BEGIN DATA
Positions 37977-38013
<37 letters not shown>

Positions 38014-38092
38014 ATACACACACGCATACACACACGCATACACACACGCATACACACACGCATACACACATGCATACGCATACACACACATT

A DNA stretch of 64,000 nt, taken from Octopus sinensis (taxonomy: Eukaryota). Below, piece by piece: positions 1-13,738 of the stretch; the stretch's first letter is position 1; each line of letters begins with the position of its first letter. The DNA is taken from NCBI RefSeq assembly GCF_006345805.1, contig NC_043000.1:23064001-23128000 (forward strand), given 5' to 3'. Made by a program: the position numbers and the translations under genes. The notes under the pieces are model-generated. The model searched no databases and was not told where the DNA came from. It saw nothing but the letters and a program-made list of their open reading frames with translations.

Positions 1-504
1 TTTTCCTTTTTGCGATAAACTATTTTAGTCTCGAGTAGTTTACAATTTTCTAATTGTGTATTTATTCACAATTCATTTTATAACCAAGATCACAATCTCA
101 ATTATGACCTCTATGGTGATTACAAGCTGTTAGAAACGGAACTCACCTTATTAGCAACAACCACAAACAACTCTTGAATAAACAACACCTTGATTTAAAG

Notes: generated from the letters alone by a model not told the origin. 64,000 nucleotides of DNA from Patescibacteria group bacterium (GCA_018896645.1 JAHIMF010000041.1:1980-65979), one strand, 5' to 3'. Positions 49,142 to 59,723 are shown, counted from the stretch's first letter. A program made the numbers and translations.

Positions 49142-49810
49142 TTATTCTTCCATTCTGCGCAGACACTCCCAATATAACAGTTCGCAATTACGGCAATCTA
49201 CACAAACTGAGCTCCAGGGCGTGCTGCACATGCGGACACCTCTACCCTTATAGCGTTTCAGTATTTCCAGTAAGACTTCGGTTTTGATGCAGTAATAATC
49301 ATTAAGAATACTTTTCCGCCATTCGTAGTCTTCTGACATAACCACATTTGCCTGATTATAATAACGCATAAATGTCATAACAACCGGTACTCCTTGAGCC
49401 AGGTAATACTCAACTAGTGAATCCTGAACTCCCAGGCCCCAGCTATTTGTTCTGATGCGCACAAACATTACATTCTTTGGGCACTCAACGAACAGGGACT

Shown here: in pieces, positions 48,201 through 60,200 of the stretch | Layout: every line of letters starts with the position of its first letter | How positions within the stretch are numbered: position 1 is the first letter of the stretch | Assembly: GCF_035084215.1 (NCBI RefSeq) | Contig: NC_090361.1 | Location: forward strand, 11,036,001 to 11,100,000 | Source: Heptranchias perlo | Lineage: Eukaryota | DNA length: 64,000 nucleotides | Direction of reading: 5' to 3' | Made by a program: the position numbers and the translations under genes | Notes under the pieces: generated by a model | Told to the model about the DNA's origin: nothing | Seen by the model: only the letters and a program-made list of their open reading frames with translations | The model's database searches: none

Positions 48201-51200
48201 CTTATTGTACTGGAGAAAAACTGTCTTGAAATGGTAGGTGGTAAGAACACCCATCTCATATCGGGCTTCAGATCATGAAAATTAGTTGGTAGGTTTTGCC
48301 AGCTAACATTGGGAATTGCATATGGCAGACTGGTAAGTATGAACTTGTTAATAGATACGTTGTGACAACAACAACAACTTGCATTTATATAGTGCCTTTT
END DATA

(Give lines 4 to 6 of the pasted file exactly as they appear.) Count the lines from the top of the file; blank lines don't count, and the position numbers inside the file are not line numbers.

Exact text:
38014 ATACACACACGCATACACACACGCATACACACACGCATACACACACGCATACACACATGCATACGCATACACACACATT

A DNA stretch of 64,000 nt, taken from Octopus sinensis (taxonomy: Eukaryota). Below, piece by piece: positions 1-13,738 of the stretch; the stretch's first letter is position 1; each line of letters begins with the position of its first letter. The DNA is taken from NCBI RefSeq assembly GCF_006345805.1, contig NC_043000.1:23064001-23128000 (forward strand), given 5' to 3'. Made by a program: the position numbers and the translations under genes. The notes under the pieces are model-generated. The model searched no databases and was not told where the DNA came from. It saw nothing but the letters and a program-made list of their open reading frames with translations.

Positions 1-504